People who loves fashion may identify fashion design as a kind of art. But there are also the ones considering themselves as art lovers – who therefore refuse to raise fashion to the level of true art. But there is an undeniable chemistry between fashion and art, proved by the fact that they become an awesome team when they embark on a project together.
Riccardo Tisci is Givenchy’s creative director since 2005. Three years ago, he brought really bad news to the fashion industry when he announced a temporary stop in Haute Couture production, stating that la maison needed to focus its efforts on prèt-â-porter designing and that he should be oriented to his own collaborations with art. Actually, one of his best known friends is the performer Marina Abramovic: not only have they worked together in multiple projects, but they have also expressed admiration for each other’s work and way of thinking on several occasions, to the point of sharing an irreverent style, which is usually reflected in their creations. A small example: in 2011, the unique art publication Visionarie launched a special issue on religion in which Tisci and Abramovic appeared pretending to be Miquelangelo’s Pietà. In the context of performing arts, the couple met in Paris two years later. Tisci was asked to design the costumes for Ravel’s Bolero ballet, shown in spring in the Opera Garnier Theater, also called Paris Opera. He stated that one of the reasons why he accepted the challenge was because his friend was the scenic designer of the ballet. Tisci designs were based on almost naked dancers, whose bodies were only covered by a white embroidery. As he says “The costumes express two sides of me: darkness and romantic”.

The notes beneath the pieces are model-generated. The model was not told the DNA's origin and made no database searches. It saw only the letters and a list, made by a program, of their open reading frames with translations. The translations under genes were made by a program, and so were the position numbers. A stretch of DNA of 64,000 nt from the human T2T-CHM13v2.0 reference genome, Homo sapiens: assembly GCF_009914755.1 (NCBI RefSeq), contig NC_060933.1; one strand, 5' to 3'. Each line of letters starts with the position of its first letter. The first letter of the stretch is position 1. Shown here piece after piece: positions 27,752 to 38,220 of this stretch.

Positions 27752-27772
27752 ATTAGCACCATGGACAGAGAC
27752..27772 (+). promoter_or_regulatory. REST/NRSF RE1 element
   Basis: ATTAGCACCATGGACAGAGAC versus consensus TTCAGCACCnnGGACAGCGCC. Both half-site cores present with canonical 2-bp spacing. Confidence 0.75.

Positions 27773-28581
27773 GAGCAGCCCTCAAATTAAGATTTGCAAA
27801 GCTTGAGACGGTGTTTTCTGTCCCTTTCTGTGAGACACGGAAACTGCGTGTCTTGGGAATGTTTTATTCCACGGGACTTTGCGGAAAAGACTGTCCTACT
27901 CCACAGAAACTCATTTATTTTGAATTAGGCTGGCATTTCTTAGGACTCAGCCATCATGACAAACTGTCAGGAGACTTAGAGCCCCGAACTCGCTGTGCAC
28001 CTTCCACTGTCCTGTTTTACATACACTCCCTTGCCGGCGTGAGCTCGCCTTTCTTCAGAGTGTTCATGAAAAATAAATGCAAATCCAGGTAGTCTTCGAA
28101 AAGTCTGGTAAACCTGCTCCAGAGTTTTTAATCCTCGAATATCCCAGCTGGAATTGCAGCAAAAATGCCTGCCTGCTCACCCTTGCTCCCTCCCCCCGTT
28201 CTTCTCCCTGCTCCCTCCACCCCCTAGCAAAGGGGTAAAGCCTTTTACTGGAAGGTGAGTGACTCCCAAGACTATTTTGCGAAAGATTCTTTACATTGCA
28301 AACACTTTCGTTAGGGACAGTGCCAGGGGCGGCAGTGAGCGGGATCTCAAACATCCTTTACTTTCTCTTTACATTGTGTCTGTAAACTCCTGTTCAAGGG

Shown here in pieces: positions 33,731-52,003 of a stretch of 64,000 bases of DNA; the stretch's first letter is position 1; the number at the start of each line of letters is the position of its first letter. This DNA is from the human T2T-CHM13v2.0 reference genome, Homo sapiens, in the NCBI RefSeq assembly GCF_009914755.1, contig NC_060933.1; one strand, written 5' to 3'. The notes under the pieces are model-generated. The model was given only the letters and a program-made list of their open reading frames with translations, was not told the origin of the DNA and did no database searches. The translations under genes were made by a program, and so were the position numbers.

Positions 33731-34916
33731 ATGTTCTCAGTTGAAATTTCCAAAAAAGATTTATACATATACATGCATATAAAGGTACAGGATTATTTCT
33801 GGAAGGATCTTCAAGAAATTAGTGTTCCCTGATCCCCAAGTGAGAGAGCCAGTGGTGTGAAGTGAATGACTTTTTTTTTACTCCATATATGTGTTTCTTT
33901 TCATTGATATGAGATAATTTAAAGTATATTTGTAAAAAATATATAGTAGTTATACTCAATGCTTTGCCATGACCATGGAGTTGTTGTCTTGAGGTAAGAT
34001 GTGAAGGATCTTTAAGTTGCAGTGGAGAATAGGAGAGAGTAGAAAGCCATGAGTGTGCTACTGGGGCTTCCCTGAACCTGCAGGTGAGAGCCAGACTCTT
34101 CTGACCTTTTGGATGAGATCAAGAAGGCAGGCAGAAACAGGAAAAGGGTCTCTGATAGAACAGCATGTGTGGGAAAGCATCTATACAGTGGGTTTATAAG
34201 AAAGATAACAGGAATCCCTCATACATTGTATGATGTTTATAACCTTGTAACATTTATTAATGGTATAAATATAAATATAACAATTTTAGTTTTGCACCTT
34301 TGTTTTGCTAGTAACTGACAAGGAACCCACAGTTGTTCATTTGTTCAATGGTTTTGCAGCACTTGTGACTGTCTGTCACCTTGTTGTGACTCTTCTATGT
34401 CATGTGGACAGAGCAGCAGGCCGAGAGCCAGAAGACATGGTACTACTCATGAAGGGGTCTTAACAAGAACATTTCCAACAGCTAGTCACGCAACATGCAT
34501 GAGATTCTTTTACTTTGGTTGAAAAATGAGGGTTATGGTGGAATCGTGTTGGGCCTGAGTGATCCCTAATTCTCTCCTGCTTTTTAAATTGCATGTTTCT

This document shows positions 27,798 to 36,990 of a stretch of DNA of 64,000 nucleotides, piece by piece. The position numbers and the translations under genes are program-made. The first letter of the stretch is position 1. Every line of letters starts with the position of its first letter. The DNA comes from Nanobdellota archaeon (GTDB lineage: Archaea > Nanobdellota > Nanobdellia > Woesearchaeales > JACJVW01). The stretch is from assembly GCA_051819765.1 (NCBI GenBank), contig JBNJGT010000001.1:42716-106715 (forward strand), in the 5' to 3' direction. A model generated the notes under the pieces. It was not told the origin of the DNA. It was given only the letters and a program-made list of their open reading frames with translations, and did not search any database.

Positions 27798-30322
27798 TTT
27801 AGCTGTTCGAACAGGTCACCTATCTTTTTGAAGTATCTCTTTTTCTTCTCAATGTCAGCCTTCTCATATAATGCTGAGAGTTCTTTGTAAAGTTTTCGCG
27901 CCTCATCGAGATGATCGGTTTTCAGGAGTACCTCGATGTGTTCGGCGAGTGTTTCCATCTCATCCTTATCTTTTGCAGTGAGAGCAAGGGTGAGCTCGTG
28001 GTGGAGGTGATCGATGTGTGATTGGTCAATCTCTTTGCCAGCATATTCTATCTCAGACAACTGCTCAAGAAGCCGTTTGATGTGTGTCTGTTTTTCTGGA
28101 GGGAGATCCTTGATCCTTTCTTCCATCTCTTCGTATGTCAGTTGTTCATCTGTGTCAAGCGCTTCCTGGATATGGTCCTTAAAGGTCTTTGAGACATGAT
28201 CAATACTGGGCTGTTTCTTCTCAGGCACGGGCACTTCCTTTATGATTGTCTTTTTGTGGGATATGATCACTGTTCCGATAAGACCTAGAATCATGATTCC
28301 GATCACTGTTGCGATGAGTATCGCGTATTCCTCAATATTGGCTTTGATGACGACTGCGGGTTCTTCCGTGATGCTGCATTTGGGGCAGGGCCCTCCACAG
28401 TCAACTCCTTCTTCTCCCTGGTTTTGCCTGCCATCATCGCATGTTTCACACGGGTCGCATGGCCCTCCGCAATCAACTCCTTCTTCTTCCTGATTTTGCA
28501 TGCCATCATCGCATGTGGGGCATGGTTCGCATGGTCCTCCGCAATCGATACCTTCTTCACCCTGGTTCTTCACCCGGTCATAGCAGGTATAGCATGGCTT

Helena Rubinstein can also be used to illustrate this topic. Her biography link business and cosmetics with great figures of twentieth century art. Born into a conservative Jewish family in Krakow, she became one of the most powerful women in the world in the early twenties thanks to her brand Helena Rubinstein. Even though she was focused on the cosmetics sector, fashion and art were also within her scope of influence. Actually, Rubinstein was painted by Andy Warhol, Pablo Picasso, Salvador Dalí, Man Ray or Graham Sutherland -she loved surrealists- and built an eclectic art collection with pieces worldwide that mixed African and Oceanic art with Joan Miró, Frida Kahlo, Henry Matisse and Georges Braque creations. Her wardrobe was also marked by her aesthetic styles, including Paul Poiret’s Egyptian-inspired clothes or Elsa Schiaparelli’s bolero.
Cherry on top
With increasing frequency fashion industry winks at art. The Fondation Louis Vuitton – which opened its doors in Paris, 2014- is a majestic space for art and culture. As the luxury giant says, “devoted to contemporary art, the Fondation Louis Vuitton will enable a broad public to enjoy a multitude of artistic creations, deepening LVMH’s ongoing commitment to promoting culture.”
Riccardo Tisci feat Marina Abramovic, Helena Rubinstein or Louis Vuitton Moët Hennessy are some evidence confirming the close relationships existing between art and fashion. In fact, it should not only confirm it, but also help some minds get rid of prejudice.